Degree Completion for Dog Lovers

The Humane Society University will begin offering undergraduate degrees and graduate certificates this fall.
June 19, 2009

It's not spelled out as an admissions requirement, but it’s a safe assumption that “Must Love Dogs” is implicit.

Or animals, at least. The Humane Society University, newly licensed as a degree-granting institution by the District of Columbia, will begin offering undergraduate degrees this fall in animal studies, animal policy and advocacy, and humane leadership, as well as graduate certificates in those three areas. The university, which is a program of the Humane Society of the United States, will offer degree programs online and on site in D.C.

The programs are oriented toward working adults and those looking to complete their bachelor’s degrees; to be admitted to the undergraduate programs, students would essentially have to have junior status, and have already completed at least 60 college credits, including general education requirements, elsewhere. (Another such specialized college offering instruction only in the junior and senior years, but this one with a single major in history, is also getting started.)

“In the animal shelter community, a great percentage of executive directors are career changers. And the executive directors at the local animal shelter level, a great majority of them do not have a college degree or only have an associate degree. So this is really trying to help professionalize that position,” says Robert Roop, the Humane Society University’s president. In addition to professionals already working in animal shelters or related nonprofits, the university hopes to attract students interested in animals and animal advocacy more generally -- “someone who works in the day and volunteers in the evening, or someone who works in public policy who has a keen interest in animal advocacy,” Roop says.

"We really think there is a niche out there."

The Humane Society University already offers non-credit professional or work force development courses in-person and online, and has since its founding about five years ago, Roop explains. Now that it’s licensed to grant degrees, Roop says the university has plans to seek accreditation from the Middle States Commission on Higher Education.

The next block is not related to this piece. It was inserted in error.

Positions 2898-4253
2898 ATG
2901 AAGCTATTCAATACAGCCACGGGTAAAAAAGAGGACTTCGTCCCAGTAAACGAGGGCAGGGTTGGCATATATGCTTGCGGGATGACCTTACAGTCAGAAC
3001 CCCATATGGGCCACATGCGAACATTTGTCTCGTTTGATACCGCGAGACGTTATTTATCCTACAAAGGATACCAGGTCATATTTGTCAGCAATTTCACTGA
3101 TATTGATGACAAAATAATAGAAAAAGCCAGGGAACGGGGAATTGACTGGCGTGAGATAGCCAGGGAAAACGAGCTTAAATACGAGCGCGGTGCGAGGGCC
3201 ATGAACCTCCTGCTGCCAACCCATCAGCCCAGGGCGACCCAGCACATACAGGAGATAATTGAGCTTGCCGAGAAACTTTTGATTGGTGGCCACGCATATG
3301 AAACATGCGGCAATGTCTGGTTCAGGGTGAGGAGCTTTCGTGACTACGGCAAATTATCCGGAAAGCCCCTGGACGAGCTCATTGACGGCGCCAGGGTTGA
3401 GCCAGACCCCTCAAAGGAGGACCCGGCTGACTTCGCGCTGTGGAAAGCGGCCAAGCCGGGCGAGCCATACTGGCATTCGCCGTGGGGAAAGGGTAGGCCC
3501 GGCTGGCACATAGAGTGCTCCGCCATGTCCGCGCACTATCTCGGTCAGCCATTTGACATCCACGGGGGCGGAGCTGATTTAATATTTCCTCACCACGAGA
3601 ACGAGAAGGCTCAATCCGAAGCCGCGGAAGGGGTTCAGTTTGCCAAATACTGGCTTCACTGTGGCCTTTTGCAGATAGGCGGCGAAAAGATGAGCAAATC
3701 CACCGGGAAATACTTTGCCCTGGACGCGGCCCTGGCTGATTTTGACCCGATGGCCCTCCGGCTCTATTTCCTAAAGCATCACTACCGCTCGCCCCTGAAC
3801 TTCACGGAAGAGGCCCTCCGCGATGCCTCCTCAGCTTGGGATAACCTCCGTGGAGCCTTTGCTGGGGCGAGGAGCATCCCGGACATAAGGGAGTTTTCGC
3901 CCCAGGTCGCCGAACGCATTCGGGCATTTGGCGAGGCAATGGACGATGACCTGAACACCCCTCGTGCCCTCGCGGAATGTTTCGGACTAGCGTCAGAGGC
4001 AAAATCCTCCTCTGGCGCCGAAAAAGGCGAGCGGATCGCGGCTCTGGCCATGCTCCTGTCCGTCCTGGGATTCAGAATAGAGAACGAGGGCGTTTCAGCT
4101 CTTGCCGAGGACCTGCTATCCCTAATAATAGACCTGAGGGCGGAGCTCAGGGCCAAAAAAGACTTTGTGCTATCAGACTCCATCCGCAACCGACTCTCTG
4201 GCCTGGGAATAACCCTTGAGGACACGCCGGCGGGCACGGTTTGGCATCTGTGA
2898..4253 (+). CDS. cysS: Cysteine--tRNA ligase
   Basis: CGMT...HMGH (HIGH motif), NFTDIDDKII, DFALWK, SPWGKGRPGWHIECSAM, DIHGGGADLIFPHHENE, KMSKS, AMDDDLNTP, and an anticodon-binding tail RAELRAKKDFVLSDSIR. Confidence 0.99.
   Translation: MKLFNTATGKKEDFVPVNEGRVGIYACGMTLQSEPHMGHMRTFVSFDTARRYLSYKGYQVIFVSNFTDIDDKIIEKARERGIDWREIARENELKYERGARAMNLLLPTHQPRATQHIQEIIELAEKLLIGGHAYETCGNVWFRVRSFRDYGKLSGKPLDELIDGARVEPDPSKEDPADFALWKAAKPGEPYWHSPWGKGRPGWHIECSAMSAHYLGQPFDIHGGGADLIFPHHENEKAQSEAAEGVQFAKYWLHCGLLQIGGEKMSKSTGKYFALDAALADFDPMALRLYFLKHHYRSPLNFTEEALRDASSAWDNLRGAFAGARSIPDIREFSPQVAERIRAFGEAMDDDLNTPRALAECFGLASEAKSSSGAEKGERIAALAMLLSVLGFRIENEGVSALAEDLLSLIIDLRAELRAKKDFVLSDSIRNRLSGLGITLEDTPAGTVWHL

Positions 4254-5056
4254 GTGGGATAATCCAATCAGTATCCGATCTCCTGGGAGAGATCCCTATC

So what would a major in animal studies, animal policy and advocacy, or humane leadership look like? Across the three majors, all students would take two courses: Animal Protection as a Social Movement and Animals and Ethics. The animal studies major is intended to be interdisciplinary in nature, and the core courses include Understanding the Human Animal Bond, Sociology of Animal Abuse, Animals in Literature, Global Animal Issues, and Animal Protection and the Environment. Core courses for the animal policy and advocacy major, meanwhile, include Research Methods for Humane Change, Animals and Public Policy, and Animals, Advocacy and Corporate Change. The humane leadership major includes core courses in “humane content," including courses in Humane Education and Animal Cruelty and Interpersonal Violence, as well core courses in nonprofit management.

Tuition will be set at around $300 per credit or $900 per course, says Roop. While the department chairs will be full-time faculty, the university will otherwise rely on adjuncts -- which Roop says offers an opportunity to cull the best available talent to teach in the part-time program. “We have literally gone out and scoured the countryside for what we could consider the expert in animal ethics and the expert in the sociology of animal abuse,” said Roop, who expects that about 60 to 70 percent of the university's students will enroll online. For students, he likewise hopes to draw from a national pool.

“It’s the only program like it in the United States,” says Roop. “There’s nothing even close to compare to it.”

Frankie Trull, president of the National Association for Biomedical Research -- which represents groups that do animal research whereas the Humane Society represents, well, animals -- was skeptical. She pointed out that plenty of colleges already offer degrees in various aspects of animal care (albeit not advocacy, but, she said, “I’ve never heard of a university granting degrees in advocacy”).

She asked: “If the degree really is something of value when you get out, I guess that’s the question. And maybe it is, like everything else that’s new, who knows? Some things work and some things don’t. But I certainly think the message needs to be made that there are programs in existence now in all forms of animal care.”


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